If you’re like most people, how the power grid works isn’t something you think about every day—you flip the switch and the lights come on. However, the reality is it that takes a complex network to deliver this vital service.
Below is a simple depiction that walks through the basic steps in the electrical grid.
All the electrical power that we use starts at a power plant where a generator produces electricity. Generators can be fueled by coal, oil, natural gas, nuclear, or renewable sources, such as hydroelectric, solar, and wind power.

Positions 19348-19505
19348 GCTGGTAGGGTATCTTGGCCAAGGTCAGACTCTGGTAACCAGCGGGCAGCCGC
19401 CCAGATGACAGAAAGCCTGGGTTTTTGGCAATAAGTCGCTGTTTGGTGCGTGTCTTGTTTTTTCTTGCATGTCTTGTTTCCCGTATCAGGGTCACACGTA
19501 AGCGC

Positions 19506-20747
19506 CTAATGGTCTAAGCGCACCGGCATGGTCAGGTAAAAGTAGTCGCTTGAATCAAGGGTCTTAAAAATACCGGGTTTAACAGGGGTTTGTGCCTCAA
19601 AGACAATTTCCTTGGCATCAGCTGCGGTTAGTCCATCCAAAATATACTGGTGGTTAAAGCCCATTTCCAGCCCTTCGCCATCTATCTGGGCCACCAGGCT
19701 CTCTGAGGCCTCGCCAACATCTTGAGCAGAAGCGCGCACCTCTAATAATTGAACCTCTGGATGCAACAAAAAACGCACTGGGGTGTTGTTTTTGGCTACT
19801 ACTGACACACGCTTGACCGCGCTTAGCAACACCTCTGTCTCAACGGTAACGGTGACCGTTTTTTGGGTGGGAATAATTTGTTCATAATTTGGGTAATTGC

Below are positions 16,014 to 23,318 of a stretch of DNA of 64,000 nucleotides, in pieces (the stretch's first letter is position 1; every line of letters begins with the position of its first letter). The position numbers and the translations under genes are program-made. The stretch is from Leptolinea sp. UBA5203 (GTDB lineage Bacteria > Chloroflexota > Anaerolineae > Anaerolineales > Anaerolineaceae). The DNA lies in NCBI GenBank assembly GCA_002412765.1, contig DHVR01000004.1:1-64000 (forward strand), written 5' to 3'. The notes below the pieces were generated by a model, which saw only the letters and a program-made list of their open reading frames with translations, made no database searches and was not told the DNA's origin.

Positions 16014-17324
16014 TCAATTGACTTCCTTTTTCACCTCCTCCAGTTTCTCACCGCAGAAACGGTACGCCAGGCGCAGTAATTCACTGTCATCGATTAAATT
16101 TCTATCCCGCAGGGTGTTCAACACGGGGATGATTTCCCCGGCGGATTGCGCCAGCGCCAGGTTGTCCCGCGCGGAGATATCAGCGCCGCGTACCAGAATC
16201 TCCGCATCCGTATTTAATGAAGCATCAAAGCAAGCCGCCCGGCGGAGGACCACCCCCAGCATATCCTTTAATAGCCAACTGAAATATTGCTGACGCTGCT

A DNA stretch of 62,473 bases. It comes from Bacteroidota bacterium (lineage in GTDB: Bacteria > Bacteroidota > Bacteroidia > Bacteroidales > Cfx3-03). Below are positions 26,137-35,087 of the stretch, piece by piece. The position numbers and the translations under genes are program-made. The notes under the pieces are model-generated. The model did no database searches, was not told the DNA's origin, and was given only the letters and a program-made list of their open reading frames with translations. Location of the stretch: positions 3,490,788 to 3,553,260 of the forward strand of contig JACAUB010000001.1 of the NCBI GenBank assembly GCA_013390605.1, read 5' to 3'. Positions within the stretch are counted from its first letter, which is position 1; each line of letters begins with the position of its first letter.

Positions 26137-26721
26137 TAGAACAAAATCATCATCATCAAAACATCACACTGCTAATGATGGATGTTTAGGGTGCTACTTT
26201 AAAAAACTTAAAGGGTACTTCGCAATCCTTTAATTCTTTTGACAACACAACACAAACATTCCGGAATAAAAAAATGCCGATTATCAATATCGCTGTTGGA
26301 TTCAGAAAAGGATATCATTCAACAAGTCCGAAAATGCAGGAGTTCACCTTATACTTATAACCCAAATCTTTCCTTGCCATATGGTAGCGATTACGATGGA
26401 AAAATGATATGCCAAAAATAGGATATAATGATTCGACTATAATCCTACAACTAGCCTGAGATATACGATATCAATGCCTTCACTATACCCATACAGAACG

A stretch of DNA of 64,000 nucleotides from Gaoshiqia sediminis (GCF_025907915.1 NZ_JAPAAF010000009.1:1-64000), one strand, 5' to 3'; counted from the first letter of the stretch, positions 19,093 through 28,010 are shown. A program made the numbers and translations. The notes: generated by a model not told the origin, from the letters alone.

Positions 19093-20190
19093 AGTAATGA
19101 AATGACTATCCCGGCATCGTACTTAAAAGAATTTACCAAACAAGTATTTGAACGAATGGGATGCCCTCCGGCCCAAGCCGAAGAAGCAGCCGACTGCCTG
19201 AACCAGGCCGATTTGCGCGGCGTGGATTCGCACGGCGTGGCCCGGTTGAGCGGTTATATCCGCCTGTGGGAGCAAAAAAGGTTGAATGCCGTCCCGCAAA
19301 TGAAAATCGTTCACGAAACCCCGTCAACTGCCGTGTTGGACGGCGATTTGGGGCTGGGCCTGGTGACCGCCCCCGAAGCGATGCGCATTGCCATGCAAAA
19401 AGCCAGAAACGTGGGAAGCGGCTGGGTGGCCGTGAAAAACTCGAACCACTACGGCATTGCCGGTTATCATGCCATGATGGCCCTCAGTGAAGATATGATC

From the generator, power leaves and enters a transmission substation, which converts the generator’s voltage to extremely high voltages for long-distance travel on the transmission grid. Transmission lines (like the ones proposed for the Greater Boston and New Hampshire Solution) effectively and efficiently carry that high-voltage power over the long distances.
From the transmission lines, the power is converted to a lower voltage at a substation that sends power to the distribution lines—the lines you see along your town or city streets—and, ultimately, that powers your home or business.